I don’t make new year resolutions any more, because I always break them. But I do try to make new habits every year, and the start of January is a good time to take stock.
It takes quite a long time to make a new habit. The commonly-cited 21 days claim is most
Most of the resolutions people make are really about changing habits. Write every day, get fit, eat healthily, stop smoking – when you turn them into resolutions, breaking them becomes a trigger to stop trying. That’s setting yourself up to fail. But turning them into habits makes them an ongoing project that can cope with some setbacks.
Changing the timeframe helps too. Instead of “exercise every weekday starting tomorrow”, I went with: by the summer, I would like to be someone who exercises more days than not, more weeks than not. That’s not a grand resolution, and it’s not a sudden change; it was a slow process, but so far – two years on – a sustainable one.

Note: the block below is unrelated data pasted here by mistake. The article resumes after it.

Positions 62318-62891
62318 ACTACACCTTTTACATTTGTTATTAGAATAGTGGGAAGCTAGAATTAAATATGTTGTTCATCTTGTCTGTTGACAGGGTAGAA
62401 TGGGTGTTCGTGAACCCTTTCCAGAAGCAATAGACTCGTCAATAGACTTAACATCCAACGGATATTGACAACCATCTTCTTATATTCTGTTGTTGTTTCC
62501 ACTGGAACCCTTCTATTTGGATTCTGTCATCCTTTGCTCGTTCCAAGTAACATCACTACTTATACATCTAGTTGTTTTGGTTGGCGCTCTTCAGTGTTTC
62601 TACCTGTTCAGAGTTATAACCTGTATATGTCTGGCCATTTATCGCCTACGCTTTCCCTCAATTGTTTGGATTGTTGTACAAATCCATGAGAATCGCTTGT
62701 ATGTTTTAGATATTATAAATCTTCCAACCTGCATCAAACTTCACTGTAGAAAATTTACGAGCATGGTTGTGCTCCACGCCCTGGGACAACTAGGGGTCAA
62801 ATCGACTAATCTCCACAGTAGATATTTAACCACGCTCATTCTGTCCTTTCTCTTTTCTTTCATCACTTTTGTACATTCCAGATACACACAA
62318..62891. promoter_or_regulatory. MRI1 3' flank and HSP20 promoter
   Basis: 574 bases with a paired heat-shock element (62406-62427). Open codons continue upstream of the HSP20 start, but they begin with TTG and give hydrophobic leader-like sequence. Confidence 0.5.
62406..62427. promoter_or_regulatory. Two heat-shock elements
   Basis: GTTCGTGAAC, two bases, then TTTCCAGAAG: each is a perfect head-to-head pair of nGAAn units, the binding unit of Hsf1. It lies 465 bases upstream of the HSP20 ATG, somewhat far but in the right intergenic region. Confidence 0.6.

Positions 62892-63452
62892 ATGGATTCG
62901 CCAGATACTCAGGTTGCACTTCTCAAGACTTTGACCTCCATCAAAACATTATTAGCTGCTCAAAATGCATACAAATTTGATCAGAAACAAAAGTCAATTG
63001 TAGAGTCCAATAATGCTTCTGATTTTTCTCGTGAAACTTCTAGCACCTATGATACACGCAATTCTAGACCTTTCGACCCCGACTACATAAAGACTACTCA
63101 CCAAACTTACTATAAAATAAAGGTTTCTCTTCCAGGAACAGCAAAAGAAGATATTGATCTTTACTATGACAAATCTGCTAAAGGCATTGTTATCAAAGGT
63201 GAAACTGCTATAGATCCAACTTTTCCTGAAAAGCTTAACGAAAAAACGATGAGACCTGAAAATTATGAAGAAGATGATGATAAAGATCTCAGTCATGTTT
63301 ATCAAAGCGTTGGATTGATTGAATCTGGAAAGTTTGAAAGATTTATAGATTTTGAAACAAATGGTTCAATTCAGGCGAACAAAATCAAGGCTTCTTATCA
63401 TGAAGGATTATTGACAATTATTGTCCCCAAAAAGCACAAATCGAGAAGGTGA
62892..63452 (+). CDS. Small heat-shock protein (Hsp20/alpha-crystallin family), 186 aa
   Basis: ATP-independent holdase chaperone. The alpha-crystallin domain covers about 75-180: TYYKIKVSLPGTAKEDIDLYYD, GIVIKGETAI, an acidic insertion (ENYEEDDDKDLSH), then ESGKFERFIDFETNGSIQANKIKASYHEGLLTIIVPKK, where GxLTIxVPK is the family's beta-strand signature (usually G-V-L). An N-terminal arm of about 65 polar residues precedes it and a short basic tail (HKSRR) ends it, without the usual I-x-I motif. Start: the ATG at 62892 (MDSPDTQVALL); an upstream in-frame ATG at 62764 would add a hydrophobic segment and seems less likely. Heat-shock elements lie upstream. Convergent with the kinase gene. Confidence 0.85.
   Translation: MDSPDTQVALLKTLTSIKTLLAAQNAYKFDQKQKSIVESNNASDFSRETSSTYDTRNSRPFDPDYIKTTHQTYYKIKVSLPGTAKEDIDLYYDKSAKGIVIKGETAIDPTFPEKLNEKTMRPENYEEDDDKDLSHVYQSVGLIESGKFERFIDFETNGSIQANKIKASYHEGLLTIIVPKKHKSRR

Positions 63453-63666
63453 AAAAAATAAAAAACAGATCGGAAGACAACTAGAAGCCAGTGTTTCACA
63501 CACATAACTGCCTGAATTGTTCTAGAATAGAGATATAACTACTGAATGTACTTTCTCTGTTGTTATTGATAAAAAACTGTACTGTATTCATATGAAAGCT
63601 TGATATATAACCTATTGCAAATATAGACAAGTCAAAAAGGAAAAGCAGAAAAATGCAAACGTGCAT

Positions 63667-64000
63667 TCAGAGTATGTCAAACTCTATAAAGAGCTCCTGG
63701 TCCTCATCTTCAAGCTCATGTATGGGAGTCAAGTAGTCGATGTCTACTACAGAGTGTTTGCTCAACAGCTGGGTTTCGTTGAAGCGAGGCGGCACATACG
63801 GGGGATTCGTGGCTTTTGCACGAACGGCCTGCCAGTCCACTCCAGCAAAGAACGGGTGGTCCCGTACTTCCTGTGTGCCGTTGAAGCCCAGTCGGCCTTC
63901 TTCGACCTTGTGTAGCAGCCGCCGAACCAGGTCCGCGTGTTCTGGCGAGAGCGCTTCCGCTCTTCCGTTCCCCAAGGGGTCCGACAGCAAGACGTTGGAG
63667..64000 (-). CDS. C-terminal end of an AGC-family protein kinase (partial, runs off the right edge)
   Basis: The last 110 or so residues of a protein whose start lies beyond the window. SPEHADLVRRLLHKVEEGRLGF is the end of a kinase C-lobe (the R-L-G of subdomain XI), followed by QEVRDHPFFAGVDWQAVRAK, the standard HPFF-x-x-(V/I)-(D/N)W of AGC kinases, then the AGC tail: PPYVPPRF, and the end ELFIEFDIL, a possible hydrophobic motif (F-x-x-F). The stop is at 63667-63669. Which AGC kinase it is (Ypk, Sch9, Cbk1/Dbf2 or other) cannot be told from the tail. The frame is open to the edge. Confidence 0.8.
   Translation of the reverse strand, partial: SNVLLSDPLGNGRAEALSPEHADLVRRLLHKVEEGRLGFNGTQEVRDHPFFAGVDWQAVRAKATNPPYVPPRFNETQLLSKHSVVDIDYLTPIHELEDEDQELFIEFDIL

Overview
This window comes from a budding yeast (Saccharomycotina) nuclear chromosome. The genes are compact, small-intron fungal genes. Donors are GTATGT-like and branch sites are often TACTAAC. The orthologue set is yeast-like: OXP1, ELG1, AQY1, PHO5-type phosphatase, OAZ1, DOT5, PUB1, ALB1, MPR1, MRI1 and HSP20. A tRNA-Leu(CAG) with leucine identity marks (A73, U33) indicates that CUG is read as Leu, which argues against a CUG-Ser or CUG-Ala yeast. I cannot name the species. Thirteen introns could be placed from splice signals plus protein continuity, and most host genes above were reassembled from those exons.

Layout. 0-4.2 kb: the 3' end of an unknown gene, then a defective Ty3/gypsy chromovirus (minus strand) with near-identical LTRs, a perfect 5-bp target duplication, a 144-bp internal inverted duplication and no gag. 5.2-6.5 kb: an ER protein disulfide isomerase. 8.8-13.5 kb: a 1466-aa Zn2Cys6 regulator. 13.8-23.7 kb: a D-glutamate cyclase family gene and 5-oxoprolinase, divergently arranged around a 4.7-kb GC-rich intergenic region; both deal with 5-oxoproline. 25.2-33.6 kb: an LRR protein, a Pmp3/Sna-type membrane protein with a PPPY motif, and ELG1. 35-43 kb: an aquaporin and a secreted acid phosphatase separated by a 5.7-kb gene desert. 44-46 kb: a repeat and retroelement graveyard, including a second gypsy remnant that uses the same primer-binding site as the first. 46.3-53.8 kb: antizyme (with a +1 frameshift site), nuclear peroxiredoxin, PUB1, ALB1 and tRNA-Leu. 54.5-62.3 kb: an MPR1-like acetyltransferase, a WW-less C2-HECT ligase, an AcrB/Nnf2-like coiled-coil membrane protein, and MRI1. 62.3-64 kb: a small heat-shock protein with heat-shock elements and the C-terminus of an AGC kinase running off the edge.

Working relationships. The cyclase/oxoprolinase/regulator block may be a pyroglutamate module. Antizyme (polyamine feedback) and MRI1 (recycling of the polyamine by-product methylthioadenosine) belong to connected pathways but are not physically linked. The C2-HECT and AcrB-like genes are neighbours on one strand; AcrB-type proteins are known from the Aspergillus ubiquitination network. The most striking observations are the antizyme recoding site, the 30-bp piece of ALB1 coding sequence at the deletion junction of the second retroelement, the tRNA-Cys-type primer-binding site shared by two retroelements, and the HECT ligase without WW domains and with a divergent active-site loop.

Grand sweeping changes take time. They’re incremental processes created not from one single decision, but from hundreds and hundreds of small ones. They have to be, when it comes to changing what you do every day or every week, because they also involve changing who you are. Changing your personality overnight is more often the result of trauma than positive self-directed life changes.
What new year’s resolutions are really about isn’t rigid adherence to new behaviour patterns. They’re about becoming a slightly different person by the time the next new year rolls around. They’re climate, not weather, and what matters is your trajectory.
The most important habit I want to keep in 2014 is the relatively new discipline of making games, regularly releasing them, and using the process to learn new skills. And the most important new habit I want to have by this time next year is writing and publishing something, however small, more days than not. I’m starting as I mean to go on.